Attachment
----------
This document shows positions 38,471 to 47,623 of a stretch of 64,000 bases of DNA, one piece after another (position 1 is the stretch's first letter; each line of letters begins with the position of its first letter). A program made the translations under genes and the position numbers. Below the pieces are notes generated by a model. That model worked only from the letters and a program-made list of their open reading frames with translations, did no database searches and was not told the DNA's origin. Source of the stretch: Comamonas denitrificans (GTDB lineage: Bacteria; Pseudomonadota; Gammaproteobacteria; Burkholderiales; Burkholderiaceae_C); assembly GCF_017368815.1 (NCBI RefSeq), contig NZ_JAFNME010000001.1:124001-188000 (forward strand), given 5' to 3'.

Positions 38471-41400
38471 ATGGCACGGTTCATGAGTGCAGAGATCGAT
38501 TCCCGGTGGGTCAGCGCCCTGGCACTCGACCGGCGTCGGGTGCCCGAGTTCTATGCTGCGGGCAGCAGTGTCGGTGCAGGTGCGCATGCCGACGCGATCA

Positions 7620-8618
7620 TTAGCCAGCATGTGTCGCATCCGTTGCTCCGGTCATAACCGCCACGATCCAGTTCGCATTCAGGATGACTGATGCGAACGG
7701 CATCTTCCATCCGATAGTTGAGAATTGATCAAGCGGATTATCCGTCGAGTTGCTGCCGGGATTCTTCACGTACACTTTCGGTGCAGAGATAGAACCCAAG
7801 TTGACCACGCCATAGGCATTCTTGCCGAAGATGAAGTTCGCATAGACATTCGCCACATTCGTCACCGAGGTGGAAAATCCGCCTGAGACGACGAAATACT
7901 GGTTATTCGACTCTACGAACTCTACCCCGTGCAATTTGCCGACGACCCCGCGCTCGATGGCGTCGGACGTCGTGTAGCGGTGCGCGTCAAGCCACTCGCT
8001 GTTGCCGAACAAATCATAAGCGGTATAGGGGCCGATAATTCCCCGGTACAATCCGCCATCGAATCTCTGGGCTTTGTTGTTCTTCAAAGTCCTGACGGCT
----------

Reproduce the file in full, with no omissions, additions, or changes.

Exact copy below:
This document shows positions 38,471 to 47,623 of a stretch of 64,000 bases of DNA, one piece after another (position 1 is the stretch's first letter; each line of letters begins with the position of its first letter). A program made the translations under genes and the position numbers. Below the pieces are notes generated by a model. That model worked only from the letters and a program-made list of their open reading frames with translations, did no database searches and was not told the DNA's origin. Source of the stretch: Comamonas denitrificans (GTDB lineage: Bacteria; Pseudomonadota; Gammaproteobacteria; Burkholderiales; Burkholderiaceae_C); assembly GCF_017368815.1 (NCBI RefSeq), contig NZ_JAFNME010000001.1:124001-188000 (forward strand), given 5' to 3'.

Positions 38471-41400
38471 ATGGCACGGTTCATGAGTGCAGAGATCGAT
38501 TCCCGGTGGGTCAGCGCCCTGGCACTCGACCGGCGTCGGGTGCCCGAGTTCTATGCTGCGGGCAGCAGTGTCGGTGCAGGTGCGCATGCCGACGCGATCA

Positions 7620-8618
7620 TTAGCCAGCATGTGTCGCATCCGTTGCTCCGGTCATAACCGCCACGATCCAGTTCGCATTCAGGATGACTGATGCGAACGG
7701 CATCTTCCATCCGATAGTTGAGAATTGATCAAGCGGATTATCCGTCGAGTTGCTGCCGGGATTCTTCACGTACACTTTCGGTGCAGAGATAGAACCCAAG
7801 TTGACCACGCCATAGGCATTCTTGCCGAAGATGAAGTTCGCATAGACATTCGCCACATTCGTCACCGAGGTGGAAAATCCGCCTGAGACGACGAAATACT
7901 GGTTATTCGACTCTACGAACTCTACCCCGTGCAATTTGCCGACGACCCCGCGCTCGATGGCGTCGGACGTCGTGTAGCGGTGCGCGTCAAGCCACTCGCT
8001 GTTGCCGAACAAATCATAAGCGGTATAGGGGCCGATAATTCCCCGGTACAATCCGCCATCGAATCTCTGGGCTTTGTTGTTCTTCAAAGTCCTGACGGCT